Every day more and more families are moving away from processed, packaged foods and towards real food sources. Additionally, many families are moving towards gluten free and dairy free living when this diet changed proved so significant for the development and behavior of their child with special needs. These changes in diet, although the right, beneficial changes to make, can impact the food budget.

This blog series will aim to give you the tools to eat real foods, keep the cost down, and make healthy, real food meals efficiently through trusted meal planning tips.

There are some real foods that can help to stretch your food dollar without having to choose processed foods. These are “real food” starch options that can be used instead of high dollar gluten free breads, pasta, cereals, chips and snack foods. While saving money, you will also cut down on preservatives, additives, and sugar.

We will discuss each below, but before that, I want everyone who is reading to be reminded that these are all carbohydrate foods and should not be eaten without an animal protein source. Protein is needed to stimulate all gastrointestinal hormones and keep blood sugar stable.  Carbs can’t go it alone.  This is actually very important for children with Autism or ADD/ADHD since blood sugar highs and lows can really affect mood. This means no “naked” carbs (carbs without a protein source). Here we go unpacking potatoes, rice, and beans….

whitepotato

Potato

Cost: $75-1.40/lb

Nutrition:

White potato: source of Vitamin C, magnesium, Vitamin B-6

Sweet potato: great source of beta-carotene (precursor to making Vitamin A), and potassium

Meal Ideas:

  • Use potatoes chopped small and cooked on the stove for a breakfast starch instead of costly, processed gluten free cereals, waffles, or pancakes.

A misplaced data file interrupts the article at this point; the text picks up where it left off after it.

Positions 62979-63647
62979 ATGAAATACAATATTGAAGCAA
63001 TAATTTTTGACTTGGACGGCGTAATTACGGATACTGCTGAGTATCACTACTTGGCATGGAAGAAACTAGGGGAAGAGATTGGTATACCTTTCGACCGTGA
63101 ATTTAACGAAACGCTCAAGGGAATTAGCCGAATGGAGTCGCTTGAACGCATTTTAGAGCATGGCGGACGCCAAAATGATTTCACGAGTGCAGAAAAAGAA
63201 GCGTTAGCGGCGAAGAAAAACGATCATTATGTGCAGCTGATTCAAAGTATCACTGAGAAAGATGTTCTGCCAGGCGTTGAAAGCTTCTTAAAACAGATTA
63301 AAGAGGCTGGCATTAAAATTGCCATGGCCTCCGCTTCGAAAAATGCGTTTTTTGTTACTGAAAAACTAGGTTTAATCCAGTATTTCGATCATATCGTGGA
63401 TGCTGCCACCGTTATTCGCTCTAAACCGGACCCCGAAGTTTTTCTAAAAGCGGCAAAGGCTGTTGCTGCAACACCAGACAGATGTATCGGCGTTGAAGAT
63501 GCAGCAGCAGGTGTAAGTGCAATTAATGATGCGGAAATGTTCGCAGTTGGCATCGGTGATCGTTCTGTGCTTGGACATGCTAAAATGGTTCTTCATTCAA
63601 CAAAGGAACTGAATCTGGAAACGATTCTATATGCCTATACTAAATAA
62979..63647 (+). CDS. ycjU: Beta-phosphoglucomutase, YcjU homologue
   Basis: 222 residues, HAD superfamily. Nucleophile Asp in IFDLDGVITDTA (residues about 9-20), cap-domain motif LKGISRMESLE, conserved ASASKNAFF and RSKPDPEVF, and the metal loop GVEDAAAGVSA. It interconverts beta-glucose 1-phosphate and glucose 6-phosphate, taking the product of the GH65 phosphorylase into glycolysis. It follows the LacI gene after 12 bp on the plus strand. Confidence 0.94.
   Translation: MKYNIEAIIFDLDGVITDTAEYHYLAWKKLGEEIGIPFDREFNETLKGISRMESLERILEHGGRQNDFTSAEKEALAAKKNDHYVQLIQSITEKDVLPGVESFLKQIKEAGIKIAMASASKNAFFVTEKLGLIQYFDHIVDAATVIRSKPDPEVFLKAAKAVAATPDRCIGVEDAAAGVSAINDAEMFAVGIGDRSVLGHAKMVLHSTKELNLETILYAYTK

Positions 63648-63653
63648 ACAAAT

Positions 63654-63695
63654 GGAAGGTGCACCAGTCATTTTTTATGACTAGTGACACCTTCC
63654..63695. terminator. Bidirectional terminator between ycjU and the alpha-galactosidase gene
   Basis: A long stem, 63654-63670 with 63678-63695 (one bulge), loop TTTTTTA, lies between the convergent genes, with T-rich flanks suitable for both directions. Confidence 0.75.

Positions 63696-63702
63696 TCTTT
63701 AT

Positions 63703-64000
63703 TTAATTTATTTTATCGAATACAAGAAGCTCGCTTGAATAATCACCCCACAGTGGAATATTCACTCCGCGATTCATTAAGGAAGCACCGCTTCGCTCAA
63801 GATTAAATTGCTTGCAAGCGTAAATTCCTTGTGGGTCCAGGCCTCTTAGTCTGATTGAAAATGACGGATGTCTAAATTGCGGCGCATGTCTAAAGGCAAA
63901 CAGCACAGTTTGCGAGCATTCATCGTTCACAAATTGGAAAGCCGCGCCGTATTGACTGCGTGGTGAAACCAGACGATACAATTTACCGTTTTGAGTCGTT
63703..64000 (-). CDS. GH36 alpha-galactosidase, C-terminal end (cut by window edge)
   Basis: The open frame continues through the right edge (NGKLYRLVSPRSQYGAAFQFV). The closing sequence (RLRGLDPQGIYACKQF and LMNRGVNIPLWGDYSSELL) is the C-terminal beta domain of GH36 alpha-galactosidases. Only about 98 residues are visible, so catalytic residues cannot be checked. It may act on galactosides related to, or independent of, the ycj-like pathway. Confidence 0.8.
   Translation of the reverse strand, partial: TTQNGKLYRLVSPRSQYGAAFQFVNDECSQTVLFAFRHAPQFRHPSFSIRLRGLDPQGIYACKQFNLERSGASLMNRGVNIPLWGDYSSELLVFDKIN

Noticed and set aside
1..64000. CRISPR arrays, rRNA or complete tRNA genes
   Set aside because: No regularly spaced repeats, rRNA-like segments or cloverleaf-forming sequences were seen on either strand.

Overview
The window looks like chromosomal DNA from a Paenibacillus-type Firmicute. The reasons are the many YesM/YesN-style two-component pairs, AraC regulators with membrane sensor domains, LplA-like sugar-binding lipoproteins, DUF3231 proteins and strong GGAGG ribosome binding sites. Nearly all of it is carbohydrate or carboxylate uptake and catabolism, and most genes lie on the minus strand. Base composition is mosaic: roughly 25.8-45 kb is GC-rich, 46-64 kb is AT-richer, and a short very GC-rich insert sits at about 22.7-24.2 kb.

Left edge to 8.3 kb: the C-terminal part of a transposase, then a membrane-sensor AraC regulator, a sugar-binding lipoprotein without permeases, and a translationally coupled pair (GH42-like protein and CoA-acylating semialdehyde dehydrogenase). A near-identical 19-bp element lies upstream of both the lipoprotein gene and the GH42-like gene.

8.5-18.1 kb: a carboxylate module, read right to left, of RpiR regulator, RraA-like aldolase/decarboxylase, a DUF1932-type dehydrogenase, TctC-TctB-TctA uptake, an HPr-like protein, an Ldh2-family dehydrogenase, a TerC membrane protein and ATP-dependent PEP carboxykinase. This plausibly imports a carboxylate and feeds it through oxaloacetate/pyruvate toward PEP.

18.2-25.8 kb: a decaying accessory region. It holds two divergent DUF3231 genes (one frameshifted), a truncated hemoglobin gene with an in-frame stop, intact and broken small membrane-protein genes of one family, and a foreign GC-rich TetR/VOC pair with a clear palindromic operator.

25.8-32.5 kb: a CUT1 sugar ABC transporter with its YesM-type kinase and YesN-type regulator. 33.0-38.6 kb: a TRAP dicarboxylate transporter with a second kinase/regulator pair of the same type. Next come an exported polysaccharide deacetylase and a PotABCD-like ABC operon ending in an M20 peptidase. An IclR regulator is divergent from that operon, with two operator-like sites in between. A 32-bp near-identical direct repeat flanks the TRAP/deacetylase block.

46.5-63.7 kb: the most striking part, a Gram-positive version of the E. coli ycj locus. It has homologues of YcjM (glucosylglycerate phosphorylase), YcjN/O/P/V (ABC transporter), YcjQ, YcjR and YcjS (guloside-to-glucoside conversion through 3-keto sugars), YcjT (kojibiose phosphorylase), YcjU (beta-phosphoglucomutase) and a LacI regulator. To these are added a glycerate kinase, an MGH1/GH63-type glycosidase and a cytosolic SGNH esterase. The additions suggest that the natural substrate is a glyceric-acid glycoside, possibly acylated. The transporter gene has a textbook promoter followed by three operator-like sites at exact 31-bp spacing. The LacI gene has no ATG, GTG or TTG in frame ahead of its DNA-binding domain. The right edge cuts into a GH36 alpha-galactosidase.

• Add thin sliced potato to eggs and spinach for a quick breakfast scramble.

  • Add potato to soups, stews or use as a side dish instead of gluten-filled grains like wheat bread and pasta.

  • Have leftover chili or chopped BBQ beef/chicken? Top a baked potato with leftover meats, cooked broccoli and butter for a fast, filling, real food meal.

Things to consider: Once a potato sprouts, you risk it producing toxins. Often the best price for potatoes is in bulk so if you need to use your potatoes quickly, make LOTS of hashbrowns, when they are finished baking in the oven, allow to cool and store in the freezer. Then scoop out what you need for a quick side or breakfast starch. They will reheat in a pan in less than 5 minutes! White potatoes have been “vilified” in many circles but they do have nutrition and are a fabulous gluten free starch/carbohydrate to use. Moderation is the key as it is with all carbohydrate foods

Beans

Cost:

Average cost of pre-cooked beans: $0.60 per cup, cooked

Average cost of dry beans: $0.25 per cup, cooked (from The Simple Dollar)

Nutrition:

Source of folate, fiber, tryptophan, and molybdenum- also wide range of phytochemicals like those found in fruits and vegetables. Beans are a source of carbohydrate and protein, therefore they could be used without an additional protein source on occasion.

Meal Ideas:

  • Add beans to taco meat to boost the nutrition and stretch the use of your meat

  • Add beans to soups for richer, more satisfying soup

  • Puree beans with salt, garlic, and other spices of your choice for a dip or spread without any chemicals, additives, or preservatives

  • Layer beans (whole or pureed) with guacamole, salsa, lettuce, tomato, onion and cilantro for a  bean dip that is hearty enough to be a main dish! Serve with veggies to dip, non GMO corn chips or non GMO corn tortillas

  • Add extra beans to chili to get more bang for your buck